Imber was a village on Salisbury Plain in Wiltshire which is now part of the British Army’s training grounds. In 1943 the entire village was evacuated to make way for an exercise area for American troops involved in World War II and the villagers were never allowed return to their homes. The Ministry of Defence still controls the area despite attempts by the residents to return.
When the village was evacuated in 1943 the population stood around 150. A number of the buildings such as the post office and school building are still standing. Council homes built in 1938, only 5 years earlier, are also still standing. The abandonment was actually set in motion following an agricultural depression in the 1920s when the War Office began to buy up farmland surrounding the village. By the time the war came, almost all of the land in and around Imber, with the exception of the church, vicarage, chapel, schoolroom and Bell Inn, belonged to the Ministry of War. On the 1st of November 1943, the residents were called to a meeting in the school and were given 47 days to vacate their homes.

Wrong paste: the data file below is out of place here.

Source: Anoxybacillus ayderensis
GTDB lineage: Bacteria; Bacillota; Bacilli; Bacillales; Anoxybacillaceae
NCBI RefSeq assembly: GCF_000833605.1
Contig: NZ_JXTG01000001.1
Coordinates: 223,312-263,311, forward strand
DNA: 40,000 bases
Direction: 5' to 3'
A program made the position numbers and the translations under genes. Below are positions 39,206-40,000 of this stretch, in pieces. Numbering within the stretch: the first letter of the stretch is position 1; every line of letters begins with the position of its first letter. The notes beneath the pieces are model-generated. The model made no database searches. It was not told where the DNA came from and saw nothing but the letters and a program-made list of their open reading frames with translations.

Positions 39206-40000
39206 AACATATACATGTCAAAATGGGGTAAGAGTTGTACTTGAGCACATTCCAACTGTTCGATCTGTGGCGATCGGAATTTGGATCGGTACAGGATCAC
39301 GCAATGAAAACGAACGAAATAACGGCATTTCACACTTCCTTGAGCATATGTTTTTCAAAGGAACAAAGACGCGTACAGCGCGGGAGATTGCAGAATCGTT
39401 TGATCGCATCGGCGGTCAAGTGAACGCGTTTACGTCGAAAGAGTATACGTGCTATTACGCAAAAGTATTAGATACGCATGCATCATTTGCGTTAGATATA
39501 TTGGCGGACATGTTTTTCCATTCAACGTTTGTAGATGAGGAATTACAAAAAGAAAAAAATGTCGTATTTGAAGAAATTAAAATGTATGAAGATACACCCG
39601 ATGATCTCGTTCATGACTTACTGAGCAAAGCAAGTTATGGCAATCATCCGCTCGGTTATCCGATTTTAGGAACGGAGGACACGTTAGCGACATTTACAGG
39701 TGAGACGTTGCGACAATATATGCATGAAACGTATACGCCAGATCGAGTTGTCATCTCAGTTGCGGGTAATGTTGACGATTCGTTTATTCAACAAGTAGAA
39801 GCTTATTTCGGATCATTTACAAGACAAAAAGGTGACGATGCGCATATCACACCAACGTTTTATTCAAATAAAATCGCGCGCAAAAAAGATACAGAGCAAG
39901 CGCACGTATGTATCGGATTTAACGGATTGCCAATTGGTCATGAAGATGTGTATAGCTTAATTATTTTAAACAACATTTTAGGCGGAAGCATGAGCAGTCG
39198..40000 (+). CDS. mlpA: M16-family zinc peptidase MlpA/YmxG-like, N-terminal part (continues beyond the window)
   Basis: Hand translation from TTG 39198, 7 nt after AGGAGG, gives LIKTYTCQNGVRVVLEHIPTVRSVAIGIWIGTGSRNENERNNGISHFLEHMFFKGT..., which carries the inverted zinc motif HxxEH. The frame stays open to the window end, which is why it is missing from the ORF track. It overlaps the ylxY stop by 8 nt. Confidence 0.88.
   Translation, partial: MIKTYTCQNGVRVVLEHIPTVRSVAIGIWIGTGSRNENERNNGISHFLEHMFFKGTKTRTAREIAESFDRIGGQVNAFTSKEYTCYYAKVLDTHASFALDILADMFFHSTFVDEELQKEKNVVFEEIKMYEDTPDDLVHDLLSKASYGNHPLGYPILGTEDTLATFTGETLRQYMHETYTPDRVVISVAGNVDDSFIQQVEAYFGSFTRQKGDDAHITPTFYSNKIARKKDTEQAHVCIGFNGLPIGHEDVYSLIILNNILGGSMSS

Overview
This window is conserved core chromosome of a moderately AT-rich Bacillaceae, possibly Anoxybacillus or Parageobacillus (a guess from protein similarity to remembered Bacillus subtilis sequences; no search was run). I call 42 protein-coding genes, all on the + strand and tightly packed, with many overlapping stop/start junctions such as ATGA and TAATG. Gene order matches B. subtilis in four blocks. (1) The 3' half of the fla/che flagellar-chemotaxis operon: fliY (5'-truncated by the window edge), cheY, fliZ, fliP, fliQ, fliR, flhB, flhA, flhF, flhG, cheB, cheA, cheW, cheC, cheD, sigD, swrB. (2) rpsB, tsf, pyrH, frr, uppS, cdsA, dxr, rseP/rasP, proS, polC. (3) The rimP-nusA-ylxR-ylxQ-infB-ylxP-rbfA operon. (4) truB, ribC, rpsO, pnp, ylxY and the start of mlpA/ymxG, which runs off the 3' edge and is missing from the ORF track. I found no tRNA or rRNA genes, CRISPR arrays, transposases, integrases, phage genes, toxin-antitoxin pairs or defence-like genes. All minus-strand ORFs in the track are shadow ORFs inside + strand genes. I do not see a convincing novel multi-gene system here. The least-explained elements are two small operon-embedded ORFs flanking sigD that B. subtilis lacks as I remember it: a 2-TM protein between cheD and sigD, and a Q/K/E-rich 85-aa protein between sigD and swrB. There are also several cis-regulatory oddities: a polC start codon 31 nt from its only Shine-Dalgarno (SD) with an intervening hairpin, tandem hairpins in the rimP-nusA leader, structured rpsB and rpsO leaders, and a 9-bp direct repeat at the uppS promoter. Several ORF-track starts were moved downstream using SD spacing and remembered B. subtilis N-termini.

After the war, the village was used for urban environment training and new empty buildings were even constructed to that end. The residents have made several attempts to return to the village since the war but to no avail. Many of the buildings are now in such a state of disrepair that a return will never happen plus many of the inhabitants have now passed away. Amazingly, Imber is still counted in the census records for the UK where the population is entered as 0.
The village is opened to the public at certain times of the year as a tourist attraction and the church even holds services on such occasions.
Location: Imber, England
Category: Ghost Town